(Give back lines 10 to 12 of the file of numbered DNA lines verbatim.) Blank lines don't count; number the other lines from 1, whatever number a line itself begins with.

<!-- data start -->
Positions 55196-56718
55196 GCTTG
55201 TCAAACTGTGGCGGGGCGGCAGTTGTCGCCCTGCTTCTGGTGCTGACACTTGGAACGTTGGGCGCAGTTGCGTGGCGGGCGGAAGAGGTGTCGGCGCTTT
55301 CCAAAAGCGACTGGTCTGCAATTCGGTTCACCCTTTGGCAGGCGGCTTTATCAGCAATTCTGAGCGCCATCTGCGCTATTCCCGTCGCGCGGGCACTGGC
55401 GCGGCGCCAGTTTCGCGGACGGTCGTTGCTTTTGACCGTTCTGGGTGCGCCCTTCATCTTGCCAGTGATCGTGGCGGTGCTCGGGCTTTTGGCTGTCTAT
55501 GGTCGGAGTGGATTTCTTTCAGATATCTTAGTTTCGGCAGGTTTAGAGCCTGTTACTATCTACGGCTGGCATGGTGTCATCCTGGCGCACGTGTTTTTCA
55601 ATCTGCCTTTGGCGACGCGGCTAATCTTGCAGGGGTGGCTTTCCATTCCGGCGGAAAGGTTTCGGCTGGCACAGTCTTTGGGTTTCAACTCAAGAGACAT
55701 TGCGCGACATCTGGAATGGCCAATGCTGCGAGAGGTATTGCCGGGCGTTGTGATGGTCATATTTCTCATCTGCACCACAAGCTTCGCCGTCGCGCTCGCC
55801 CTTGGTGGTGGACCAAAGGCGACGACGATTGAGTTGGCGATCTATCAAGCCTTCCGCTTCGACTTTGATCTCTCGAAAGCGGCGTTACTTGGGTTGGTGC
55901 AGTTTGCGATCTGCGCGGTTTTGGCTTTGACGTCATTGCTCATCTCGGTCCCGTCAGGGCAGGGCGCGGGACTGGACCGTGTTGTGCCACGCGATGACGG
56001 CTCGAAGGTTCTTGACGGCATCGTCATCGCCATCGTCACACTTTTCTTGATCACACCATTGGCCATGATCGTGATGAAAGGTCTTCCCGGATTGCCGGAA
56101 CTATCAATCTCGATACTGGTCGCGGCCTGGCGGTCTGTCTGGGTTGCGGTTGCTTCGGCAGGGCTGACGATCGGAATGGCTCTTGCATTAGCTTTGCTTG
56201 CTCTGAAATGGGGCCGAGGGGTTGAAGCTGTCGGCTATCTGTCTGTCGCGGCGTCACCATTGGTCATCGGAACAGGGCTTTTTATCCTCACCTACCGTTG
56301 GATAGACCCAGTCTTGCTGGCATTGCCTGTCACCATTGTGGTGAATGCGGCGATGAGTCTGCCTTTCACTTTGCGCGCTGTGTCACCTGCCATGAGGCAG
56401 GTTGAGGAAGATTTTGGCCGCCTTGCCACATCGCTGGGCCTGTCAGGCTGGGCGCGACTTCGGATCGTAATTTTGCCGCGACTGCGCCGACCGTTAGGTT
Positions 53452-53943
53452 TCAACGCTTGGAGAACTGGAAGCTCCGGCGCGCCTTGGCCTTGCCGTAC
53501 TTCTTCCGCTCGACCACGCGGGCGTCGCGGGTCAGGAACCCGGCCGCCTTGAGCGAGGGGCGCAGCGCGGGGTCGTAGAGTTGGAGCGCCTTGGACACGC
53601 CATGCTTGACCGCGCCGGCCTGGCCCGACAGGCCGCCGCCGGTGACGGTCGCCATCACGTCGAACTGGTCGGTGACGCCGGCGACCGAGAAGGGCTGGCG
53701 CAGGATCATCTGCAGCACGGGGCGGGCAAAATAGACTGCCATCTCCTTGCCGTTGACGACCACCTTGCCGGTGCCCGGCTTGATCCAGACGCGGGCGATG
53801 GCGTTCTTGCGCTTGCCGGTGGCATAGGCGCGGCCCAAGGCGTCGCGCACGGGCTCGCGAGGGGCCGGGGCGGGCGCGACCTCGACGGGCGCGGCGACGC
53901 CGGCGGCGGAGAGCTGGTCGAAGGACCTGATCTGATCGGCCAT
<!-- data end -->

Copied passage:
55901 AGTTTGCGATCTGCGCGGTTTTGGCTTTGACGTCATTGCTCATCTCGGTCCCGTCAGGGCAGGGCGCGGGACTGGACCGTGTTGTGCCACGCGATGACGG
56001 CTCGAAGGTTCTTGACGGCATCGTCATCGCCATCGTCACACTTTTCTTGATCACACCATTGGCCATGATCGTGATGAAAGGTCTTCCCGGATTGCCGGAA
56101 CTATCAATCTCGATACTGGTCGCGGCCTGGCGGTCTGTCTGGGTTGCGGTTGCTTCGGCAGGGCTGACGATCGGAATGGCTCTTGCATTAGCTTTGCTTG